═══  To slow Ezhno down I need to sit back and not use my voice (voice sounds too much like “whoa”)
═══  Hey, here’s a novel thought: if I want my horse to slow, maybe I should engage my core?

We spent a little bit of time working on adjustability (which also improves the quality of the lope) and our trot to lope transitions (which are still behind the leg and involve a little bit of head tossing).

═══  I shouldn’t have to hold him in the canter with my leg/spur
═══  Push him forward to get energy, then ask him to slow and rock his weight back
═══  For better transitions I really need to close my hand (this will get better with consistency)

Just like the day before, we also did a few steps of sidepass at the canter in both directions. Ezhno also had a moment of stupid when he spooked at the far end of the arena for no reasonI can’t decide if he heard something out in the woods or if he was just ready to be done with work, LOL.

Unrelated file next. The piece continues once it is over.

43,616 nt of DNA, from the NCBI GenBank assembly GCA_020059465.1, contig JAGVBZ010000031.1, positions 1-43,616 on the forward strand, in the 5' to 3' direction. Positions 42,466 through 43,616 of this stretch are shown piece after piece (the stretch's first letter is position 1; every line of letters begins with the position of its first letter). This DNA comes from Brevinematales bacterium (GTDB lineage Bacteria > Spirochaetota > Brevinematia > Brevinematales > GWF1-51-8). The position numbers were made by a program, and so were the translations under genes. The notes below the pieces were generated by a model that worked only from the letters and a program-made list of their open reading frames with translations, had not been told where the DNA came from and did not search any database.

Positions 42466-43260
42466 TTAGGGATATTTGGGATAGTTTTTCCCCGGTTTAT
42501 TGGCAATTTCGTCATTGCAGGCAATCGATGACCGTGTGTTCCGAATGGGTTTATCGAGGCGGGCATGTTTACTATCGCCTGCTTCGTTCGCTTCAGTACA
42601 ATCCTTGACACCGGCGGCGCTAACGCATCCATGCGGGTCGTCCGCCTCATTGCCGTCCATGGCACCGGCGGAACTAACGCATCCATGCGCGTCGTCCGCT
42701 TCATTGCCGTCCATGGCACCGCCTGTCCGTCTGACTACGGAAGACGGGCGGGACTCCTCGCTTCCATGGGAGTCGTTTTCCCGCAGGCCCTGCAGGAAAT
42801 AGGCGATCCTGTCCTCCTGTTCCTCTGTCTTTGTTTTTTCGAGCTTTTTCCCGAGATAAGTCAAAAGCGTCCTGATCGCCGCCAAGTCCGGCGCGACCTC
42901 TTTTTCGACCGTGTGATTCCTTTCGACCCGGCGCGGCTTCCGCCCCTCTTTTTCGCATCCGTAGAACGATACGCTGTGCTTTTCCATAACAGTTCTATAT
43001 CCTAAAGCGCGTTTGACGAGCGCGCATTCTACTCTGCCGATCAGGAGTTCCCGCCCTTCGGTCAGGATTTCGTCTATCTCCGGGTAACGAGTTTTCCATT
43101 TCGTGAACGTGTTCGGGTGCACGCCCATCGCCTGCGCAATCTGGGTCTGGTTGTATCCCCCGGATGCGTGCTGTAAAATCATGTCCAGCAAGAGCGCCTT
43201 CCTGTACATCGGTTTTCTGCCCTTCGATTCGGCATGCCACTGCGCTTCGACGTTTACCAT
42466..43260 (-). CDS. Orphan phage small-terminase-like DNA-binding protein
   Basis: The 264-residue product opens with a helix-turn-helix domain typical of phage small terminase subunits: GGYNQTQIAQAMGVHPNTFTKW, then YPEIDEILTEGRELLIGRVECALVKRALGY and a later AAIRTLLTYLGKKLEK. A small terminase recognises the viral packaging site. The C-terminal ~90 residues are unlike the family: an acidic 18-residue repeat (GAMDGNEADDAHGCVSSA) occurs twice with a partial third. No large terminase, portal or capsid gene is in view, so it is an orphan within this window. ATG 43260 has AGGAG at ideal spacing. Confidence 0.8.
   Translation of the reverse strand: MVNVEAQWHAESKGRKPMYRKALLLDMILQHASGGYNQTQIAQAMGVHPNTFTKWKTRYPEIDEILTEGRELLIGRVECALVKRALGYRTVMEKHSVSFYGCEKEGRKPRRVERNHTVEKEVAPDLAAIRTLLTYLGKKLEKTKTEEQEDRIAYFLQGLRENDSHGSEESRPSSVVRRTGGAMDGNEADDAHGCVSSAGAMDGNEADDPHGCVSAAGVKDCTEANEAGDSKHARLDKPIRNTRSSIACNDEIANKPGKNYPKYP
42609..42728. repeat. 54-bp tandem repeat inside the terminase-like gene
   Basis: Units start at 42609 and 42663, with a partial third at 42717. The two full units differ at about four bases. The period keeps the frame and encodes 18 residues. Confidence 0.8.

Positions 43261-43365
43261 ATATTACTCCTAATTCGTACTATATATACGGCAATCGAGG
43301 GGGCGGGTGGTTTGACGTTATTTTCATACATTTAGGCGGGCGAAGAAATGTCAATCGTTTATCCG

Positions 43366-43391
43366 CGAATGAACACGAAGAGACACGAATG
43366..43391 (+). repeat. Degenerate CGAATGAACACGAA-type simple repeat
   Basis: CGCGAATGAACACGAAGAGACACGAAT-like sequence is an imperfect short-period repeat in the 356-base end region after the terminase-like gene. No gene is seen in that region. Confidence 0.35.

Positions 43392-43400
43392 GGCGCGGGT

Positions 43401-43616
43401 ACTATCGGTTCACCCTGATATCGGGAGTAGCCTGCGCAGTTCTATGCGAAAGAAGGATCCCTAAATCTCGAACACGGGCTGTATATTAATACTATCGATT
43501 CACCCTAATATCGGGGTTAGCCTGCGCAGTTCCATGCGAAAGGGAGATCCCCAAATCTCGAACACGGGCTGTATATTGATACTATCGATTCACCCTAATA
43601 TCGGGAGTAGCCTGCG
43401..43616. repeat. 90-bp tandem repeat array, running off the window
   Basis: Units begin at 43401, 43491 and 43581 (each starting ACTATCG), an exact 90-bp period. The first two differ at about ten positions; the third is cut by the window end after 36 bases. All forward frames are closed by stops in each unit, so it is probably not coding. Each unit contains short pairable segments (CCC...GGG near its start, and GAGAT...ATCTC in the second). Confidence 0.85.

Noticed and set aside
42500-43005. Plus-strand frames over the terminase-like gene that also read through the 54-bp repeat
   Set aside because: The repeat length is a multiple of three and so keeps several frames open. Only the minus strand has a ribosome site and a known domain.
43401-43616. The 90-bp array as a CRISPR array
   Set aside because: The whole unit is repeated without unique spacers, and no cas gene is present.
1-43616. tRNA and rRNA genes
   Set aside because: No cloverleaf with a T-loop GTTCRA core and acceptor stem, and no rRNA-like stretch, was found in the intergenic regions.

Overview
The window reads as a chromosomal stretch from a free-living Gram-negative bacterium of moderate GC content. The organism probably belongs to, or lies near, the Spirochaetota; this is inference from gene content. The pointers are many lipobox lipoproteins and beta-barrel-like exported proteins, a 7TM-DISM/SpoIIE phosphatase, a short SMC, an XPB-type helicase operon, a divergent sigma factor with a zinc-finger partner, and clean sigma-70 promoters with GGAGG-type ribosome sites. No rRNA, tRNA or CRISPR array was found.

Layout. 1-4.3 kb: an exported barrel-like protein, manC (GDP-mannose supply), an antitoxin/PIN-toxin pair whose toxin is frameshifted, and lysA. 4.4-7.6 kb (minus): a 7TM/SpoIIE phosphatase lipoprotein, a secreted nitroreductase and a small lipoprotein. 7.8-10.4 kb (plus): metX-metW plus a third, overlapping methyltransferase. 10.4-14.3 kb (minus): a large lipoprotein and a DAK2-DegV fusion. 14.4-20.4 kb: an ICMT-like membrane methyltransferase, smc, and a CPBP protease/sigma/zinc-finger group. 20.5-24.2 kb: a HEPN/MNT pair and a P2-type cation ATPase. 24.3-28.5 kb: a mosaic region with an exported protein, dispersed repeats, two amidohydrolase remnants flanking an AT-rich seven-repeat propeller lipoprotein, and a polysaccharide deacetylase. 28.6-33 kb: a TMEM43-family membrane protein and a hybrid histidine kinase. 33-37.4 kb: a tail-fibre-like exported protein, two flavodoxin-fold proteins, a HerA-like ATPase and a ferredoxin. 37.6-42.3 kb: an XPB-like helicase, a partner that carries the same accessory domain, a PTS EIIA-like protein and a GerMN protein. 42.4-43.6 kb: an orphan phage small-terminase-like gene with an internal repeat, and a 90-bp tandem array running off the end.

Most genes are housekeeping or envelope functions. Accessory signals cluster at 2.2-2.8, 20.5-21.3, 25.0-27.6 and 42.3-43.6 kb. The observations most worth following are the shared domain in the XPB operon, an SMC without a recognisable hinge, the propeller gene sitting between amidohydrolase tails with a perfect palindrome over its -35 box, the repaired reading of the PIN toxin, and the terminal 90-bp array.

It was a really great lesson. I’m super excited to keep working on this stuff with Ezhno!

No saddle? No sweat.

No saddle? No sweat.

The title to this post is a misnomer, because no saddle actually means so. much. sweat.

Summer always has a way of robbing me of my will to actually properly tack up my horse. It’s too hot and muggy to consider anything more than the bare necessities, especially when your state is drowning in smoke. Not only that, but since both of my horses we’re a little off after their farrier appointment, I figured it was better to have a chill week anyways.

It was also haircut/hair management week for the boys 🙂

By Monday Ezhno was back to his regular self, but Raglan has spent the whole week being a delicate flower (Thoroughbreds, right?). He’s been pretending that he’s going to fall on his face every time he has to walk through the gravel and he’s said a staunch NO to lunging and small circles. On straight lines in the arena, though, he’s looked mostly fine and he felt good enough on Monday, Tuesday, and Wednesday that I hopped on with a bareback pad for a little bit of walk-trot work.

Five year old OTTB bareback, the world’s greatest test of the core muscles